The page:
Alas, poor Lemur. Perhaps the strongest all-around survivalist aside from Mama (Rya Kihlstedt) herself, Lemur (Nick Serino) met and untimely, and messy, end at the hands of Jack (Alex Ozerov). Jack took advantage of Lemur being on the run from the police during a botched ATM robbery and killed his “brother.”
Thursday’s newest instalment of Cardinal, “Lemur,” also opened the door on what horrors Jack endured when he was younger and shaped who he is today. Finally, after very much looking to Cardinal (Billy Campbell) for guidance during the past two cycles of Cardinal, Lise (Karine Vanasse) has officially read her partner the riot act. We spoke to the episode’s writer, Shannon Mastersâ€”who has written for Burden of Truth, Mohawk Girls and penned her feature film Empire of Dirtâ€”about Jack, Lise and killing off Lemur.
Thanks for taking the time to answer these questions and congratulations on being part of Cardinal. I love the franchise and am enjoying Season 3 immensely.
Shannon Masters: Iâ€™m glad youâ€™re loving watching it as much as we enjoyed making it.
Before we get into specifics about the series and your episode, how did you get into the Cardinal writerâ€™s room in the first place?
SM: Two words: Patrick Tarr. Weâ€™ve been friends for well over a decade and I think he got tired of watching me bang my head against the wall trying to break into television so took a chance and gave me a shot in the room. Plus, Iâ€™m cheap so didnâ€™t break the budget. Ha ha.
This past week has been all about your work. I watched Empire of Dirt the other day on Super Channel and your latest episode of Burden of Truth was on CBC. Youâ€™ve taken over Canadian TV over the last 10 days!
SM: Finally. Seriously though, someone has to pinch me because I still canâ€™t believe I get to do this job.
I imagine working on Cardinal has been very different from Burden of Truth and Mohawk Girls. How have you grown as a writer through the Cardinal experience?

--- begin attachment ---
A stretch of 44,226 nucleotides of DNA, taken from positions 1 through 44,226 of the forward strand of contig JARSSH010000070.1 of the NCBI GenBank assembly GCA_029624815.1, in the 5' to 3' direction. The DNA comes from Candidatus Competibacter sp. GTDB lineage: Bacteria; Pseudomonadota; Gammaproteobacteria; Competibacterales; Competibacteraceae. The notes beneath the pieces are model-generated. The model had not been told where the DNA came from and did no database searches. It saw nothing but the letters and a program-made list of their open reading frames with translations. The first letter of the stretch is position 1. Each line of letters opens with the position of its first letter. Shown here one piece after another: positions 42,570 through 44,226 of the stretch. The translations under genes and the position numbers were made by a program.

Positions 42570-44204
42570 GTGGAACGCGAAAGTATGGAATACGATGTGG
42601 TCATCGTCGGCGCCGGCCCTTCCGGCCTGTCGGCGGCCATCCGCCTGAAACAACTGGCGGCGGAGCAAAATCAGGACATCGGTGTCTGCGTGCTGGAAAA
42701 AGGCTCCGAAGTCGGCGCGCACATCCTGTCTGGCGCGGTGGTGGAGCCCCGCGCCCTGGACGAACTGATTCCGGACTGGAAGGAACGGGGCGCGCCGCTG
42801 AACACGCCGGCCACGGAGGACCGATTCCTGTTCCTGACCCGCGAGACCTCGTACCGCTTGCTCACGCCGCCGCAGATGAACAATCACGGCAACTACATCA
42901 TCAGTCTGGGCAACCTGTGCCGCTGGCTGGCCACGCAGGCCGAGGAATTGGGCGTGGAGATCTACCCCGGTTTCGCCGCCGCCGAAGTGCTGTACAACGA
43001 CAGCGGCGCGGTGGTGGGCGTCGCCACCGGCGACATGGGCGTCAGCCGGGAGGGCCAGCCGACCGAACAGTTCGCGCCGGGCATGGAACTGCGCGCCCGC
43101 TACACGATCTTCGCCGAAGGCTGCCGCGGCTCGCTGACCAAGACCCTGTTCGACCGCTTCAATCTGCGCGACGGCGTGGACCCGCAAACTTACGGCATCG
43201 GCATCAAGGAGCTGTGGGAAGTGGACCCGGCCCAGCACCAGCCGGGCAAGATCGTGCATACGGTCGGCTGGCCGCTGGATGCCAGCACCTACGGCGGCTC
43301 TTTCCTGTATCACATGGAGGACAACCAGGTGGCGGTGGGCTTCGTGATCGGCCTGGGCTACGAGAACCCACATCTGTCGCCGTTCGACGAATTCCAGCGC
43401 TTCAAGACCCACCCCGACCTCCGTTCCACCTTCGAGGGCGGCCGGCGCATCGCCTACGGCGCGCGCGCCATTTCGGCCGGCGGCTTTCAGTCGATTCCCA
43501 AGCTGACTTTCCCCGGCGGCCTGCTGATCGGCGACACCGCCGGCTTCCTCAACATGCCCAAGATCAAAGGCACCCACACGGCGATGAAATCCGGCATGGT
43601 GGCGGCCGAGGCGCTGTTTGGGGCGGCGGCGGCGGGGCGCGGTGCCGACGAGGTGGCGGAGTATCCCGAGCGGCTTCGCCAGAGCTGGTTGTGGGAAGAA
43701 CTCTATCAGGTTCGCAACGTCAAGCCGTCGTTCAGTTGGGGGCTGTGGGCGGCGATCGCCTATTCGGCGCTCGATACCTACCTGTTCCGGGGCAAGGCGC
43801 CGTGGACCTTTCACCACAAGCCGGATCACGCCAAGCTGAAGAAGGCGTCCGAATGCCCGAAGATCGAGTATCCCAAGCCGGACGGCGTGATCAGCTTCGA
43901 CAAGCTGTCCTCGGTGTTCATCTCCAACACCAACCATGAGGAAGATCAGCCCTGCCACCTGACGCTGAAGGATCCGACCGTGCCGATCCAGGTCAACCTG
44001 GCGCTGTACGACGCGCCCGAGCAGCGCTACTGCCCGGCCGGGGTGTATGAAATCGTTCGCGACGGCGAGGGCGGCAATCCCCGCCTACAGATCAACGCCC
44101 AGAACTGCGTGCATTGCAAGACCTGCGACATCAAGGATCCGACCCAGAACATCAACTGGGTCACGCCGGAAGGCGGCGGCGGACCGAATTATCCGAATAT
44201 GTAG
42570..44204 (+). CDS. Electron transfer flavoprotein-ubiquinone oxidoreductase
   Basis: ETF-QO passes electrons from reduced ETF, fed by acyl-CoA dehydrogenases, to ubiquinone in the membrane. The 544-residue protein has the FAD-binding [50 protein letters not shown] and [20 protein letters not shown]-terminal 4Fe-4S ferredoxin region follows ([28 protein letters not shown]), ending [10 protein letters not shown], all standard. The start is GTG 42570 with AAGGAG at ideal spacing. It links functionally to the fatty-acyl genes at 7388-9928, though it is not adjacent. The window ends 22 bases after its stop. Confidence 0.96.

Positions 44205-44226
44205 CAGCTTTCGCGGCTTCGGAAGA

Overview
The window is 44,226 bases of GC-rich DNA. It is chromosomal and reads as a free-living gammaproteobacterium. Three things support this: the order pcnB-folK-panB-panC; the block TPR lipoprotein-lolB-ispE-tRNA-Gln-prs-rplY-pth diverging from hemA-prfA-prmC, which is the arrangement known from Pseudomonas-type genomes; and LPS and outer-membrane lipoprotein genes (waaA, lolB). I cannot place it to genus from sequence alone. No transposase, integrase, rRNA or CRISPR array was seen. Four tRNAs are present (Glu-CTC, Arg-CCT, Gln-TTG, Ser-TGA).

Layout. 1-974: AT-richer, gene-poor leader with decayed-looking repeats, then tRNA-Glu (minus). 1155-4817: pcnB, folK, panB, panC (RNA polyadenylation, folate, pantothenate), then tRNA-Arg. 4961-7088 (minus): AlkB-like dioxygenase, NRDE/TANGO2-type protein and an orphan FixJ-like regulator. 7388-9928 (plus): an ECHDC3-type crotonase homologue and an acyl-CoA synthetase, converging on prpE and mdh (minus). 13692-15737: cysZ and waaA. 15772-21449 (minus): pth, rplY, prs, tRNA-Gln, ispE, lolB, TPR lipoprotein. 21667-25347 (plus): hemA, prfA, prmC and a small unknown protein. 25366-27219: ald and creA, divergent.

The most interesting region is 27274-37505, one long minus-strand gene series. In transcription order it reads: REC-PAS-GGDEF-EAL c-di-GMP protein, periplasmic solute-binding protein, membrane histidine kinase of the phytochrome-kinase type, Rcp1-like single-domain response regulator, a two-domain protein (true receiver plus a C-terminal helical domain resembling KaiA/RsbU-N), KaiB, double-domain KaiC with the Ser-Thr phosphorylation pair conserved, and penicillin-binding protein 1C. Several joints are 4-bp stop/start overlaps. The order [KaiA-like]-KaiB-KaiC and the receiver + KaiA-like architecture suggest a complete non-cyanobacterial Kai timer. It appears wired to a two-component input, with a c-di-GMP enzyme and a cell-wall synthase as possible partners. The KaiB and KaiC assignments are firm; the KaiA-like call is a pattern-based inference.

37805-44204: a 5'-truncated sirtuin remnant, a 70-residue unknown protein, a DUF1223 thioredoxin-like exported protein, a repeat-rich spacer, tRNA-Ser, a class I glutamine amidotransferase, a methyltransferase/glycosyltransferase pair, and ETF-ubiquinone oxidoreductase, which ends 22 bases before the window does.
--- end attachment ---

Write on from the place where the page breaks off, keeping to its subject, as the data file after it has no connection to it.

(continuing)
SM: Every writing experience is unique, just as each show and showrunner are unique and all provide the opportunity to evolve in different ways. But my growth as a writer on this show specifically was exponential because Patrick trusted (and expected) me to do the job well. That gave me a new confidence in both my ability and my voice. Plus, there is something to be said for having a showrunner who comes in with a rock-solid vision. Lesson: being prepared and having a plan gives you freedom.
Itâ€™s been hard to feel anything but anger at Jack and the way heâ€™s been acting. But in the opening moments of ‘Lemur,’ we discover heâ€™s endured something horrifying in his past, including his relationship with this father, and how that connects him to Mama. How do you tackle writing a character like him?
SM: I believe the key to writing bad guys, whether they have a difficult past or not, is to write them as though they believe in what theyâ€™re doing, that they donâ€™t think their actions are wrong or bad. In general, people have no idea what they are truly capable of until they find themselves in extraordinary circumstances and are faced with hard choices. That holds true for fictional characters as well. So trying to get into their heads and seeing things through their eyes often lends those characters an intriguing level of depth.
Iâ€™m not sure if youâ€™ve seen the rough cut for ‘Lemur’ yet, but there is a moment before Cardinal goes into the apartment to talk to Roger, the ex-con-turned-accountant. John pauses at the top of the stairs, loosens his neck and takes a deep breath. He wants to keep it together and not wring Rogerâ€™s neck. Do you remember if that pause was written in the script, or something Billy ad-libbed?
SM:Â Itâ€™s been such a long time since I wrote the episode so it could have been on the page, an acting choice or something that came from our director. What I do remember is going into Cardinalâ€™s story this episode with the feeling that he knows heâ€™s skidding down the rabbit hole but just cannot stop himself. His cop instincts are too strong and his GUT is telling him that his wife did not kill herself. So while he knows that every moment he pursues these men heâ€™s put away, Roger Felt included, his grip on the situation slips a bit more, but heâ€™s gonna do it all the same. So heâ€™s kind of stealing his nerves here before he dives in yet again.
You killed Lemur! Now there is nothing stopping Jack from taking advantage of Nikki. How could you?!
SM: Lol. Nikki is tougher than she looks.
Lise has taken a fierce stand against Cardinal. Itâ€™s been fascinating to watch her gaining confidence and taking command. Has it been fun, as a writer, to explore their relationship in Season 3?
SM: Their relationship is fantastic and itâ€™s been incredibly rewarding to get to flesh it out even further this season. In this episode specifically, Delormeâ€™s ferocity is born from her desire to help Cardinal. She and Cardinal have morphed from colleagues into friends with a mutual deep respect, so she doesnâ€™t want to see him torture himself or torch his career. And sheâ€™s also got a job to do. Sheâ€™s been given a lot more responsibility this season and she takes it very seriously.
Cardinal airs Thursdays at 9 p.m. ET on CTV.
Images courtesy of Bell Media.